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post #12 of 22
Quote:
Originally Posted by Macky the Macky View Post

I agree, 2012 is maybe a bit too soon to see NFC inclusion. But then Apple iPhones do stay on the market for a number of years so having the HW ready for the software should happen sooner then needed.

 

I'd think a slot to take credit card payment would be a nice built-in addition rather then a third-party dongle as it is now. At least Apple would be able to take a cut of the action if this were to be included... It would be nice to know Jobs is not restless in his grave knowing that there is a dime someone else is making with the iDevices and Apple isn't getting a share.

 

It's already almost a payment system.  The Passbook is a way for outside services to interact with you as an identity tied to your mobile device, in a presumably secure way.  The key part of that being the identity part.  

 

The NFC chips will only tie your identity down even more securely, while make interactions easier.  Also, your credit card info is usually already on the phone somewhere already.  Link that in to the Apple ID's and you immediately create a huge block of unique active users of a defacto system, all with real identities in place and real credit cards attached, all doing business with the same system.  A system that reaches out into a myriad of quality services that have all been set up ahead of time.  A solution like that might have some momentum as to deciding what systems become standardised in the future.  


Edited by Gazoobee - 7/24/12 at 9:24pm
post #13 of 22
Quote:
Originally Posted by charlituna View Post

 

As I understand it NFC has multiple versions and until that is settled I don't really see Apple jumping in. Particularly since Apple being a US company is very US focused and there's little to no widespread NFC support.

 

The NFC standard incorporates all the existing contactless standards into one. (Felica, PayPass and PayWave, existing transit system tickets are all compatible)

 

The problem with NFC at the moment is every player wants control of the "secure element". Control of the secure element is seen as the gateway to untold billions of dollars of new revenue in the future.

 


Carriers want it located in the SIM

Banks don't want it in the SIM

Handset makers want it in the phone hardware.

 

However, carriers are the customers for the phones. They buy them from Apple etc and sell them to customers bundled with service.

 

Apple wants it in the phone's hardware. Blackberry is also in this category.

Nokia sided with carrier's and only supports secure elements in the SIM.

Samsung didnt' take sides and their NFC models work with secure elements in either locations. 

 

Banks see carriers as upcoming competitors.

Carriers see payments as a new market.

 

 

 

 

Apple may encourage carriers to make their own Passbook NFC apps to bring them on side (e.g. isis)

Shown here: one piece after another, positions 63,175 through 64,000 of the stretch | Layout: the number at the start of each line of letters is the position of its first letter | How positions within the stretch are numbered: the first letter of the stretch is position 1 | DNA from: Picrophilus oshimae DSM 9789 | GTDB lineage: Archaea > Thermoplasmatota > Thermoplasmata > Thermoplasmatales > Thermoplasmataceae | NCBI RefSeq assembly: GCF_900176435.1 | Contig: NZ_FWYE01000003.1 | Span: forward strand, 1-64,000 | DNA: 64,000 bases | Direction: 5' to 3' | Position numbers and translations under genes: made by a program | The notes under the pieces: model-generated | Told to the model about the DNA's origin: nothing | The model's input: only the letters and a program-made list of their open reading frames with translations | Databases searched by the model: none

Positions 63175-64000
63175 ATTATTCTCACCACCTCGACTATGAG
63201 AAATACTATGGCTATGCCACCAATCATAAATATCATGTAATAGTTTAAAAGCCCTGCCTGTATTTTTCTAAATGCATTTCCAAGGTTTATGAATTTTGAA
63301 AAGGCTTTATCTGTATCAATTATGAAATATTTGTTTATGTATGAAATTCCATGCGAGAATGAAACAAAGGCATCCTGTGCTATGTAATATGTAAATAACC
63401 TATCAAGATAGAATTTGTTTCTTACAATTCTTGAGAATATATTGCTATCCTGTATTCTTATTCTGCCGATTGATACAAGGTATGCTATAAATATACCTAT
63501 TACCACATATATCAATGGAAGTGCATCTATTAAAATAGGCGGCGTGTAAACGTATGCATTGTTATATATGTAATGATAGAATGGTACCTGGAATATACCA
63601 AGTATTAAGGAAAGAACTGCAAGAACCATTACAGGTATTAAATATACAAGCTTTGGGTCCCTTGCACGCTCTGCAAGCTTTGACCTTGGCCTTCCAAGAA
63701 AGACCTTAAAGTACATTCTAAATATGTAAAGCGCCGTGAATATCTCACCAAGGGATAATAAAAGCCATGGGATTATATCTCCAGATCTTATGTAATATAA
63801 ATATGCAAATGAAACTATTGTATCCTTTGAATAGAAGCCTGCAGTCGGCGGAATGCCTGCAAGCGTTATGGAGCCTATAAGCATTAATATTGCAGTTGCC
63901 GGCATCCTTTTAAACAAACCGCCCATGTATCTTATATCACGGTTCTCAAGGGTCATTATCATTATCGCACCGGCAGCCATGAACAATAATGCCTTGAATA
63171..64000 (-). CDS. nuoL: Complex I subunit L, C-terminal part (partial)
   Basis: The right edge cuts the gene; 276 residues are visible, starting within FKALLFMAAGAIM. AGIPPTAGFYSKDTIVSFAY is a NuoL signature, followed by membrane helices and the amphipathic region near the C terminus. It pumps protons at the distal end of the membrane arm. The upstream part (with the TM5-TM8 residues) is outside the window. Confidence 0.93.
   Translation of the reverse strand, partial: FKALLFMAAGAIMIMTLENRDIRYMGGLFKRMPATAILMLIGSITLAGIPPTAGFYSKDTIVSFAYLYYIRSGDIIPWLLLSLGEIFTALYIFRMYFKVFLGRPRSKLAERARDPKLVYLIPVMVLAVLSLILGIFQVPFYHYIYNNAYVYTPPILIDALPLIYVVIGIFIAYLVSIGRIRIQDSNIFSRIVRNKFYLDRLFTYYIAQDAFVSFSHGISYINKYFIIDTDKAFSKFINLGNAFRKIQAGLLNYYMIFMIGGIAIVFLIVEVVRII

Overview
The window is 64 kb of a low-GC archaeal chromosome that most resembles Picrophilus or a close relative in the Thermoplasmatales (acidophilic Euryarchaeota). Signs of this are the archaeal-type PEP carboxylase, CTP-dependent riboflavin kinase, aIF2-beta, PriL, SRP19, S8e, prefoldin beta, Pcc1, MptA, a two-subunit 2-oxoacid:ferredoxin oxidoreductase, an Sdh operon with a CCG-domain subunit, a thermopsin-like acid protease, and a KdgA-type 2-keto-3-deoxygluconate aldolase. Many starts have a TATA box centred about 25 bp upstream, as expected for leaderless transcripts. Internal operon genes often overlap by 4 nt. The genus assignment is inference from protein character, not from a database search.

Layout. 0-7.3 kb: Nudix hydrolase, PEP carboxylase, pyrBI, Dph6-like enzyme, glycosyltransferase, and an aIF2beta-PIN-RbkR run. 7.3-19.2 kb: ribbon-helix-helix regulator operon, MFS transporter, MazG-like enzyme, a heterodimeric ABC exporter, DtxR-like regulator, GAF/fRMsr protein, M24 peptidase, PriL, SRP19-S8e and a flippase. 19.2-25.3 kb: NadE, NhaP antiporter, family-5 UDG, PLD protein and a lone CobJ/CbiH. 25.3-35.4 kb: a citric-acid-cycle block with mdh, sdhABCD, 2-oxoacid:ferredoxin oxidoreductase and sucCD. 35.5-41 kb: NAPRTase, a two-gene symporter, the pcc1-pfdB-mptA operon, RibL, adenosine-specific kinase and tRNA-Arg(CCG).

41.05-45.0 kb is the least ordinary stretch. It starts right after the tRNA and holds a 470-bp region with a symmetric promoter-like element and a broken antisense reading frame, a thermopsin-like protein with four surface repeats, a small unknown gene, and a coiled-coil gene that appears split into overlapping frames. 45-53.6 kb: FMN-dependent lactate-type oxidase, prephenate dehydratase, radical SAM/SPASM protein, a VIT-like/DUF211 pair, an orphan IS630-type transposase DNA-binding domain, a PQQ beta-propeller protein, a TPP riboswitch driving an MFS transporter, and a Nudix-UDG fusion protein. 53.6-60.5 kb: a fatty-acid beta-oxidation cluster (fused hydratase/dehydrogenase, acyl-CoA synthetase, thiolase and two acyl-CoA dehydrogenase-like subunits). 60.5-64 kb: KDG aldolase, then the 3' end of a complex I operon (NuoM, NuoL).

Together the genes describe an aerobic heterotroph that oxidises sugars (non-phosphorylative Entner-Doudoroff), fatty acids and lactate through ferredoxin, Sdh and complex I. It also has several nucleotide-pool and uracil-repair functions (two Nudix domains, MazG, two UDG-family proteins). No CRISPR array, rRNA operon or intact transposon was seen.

post #14 of 22
Quote:
Originally Posted by SolipsismX View Post


When I first saw Passbook during WWDC the first thing I thought of was a stepping stone to an NFC-capable iPhone with proper backend support for the service. I'm glad I'm not the only one who saw it that way.

 

Personally, I don't mind coupons, passes and tickets on iPhone or iPad, but I'd never use any app that turns my phone into a direct connection to my bank. Maybe it's just me.

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Proud AAPL stock owner.

 

GOA

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post #15 of 22
That's why a secure, encrypted transaction via an NFC-enabled smartphone is better. Register a credit card to the phone, and pay after authorizing.

Dumber? Handing over a credit card to a restaurant server who walks away with it for ten minutes. But if there's any fraud, the credit card company offers some decent consumer protection (merchant dispute), especially if you use a better bank (e.g., American Express).

Even more stupid is using a debit/check card. Very little anti-fraud measures, less buyer protection, almost no extended warranty benefit, etc. Plus, it's tied directly to your bank account. That would be the last way to pay for anything.
post #16 of 22
Quote:
Originally Posted by retroneo View Post

 

The NFC standard incorporates all the existing contactless standards into one. (Felica, PayPass and PayWave, existing transit system tickets are all compatible)

 

The problem with NFC at the moment is every player wants control of the "secure element". Control of the secure element is seen as the gateway to untold billions of dollars of new revenue in the future.

 


Carriers want it located in the SIM

Banks don't want it in the SIM

Handset makers want it in the phone hardware.

 

However, carriers are the customers for the phones. They buy them from Apple etc and sell them to customers bundled with service.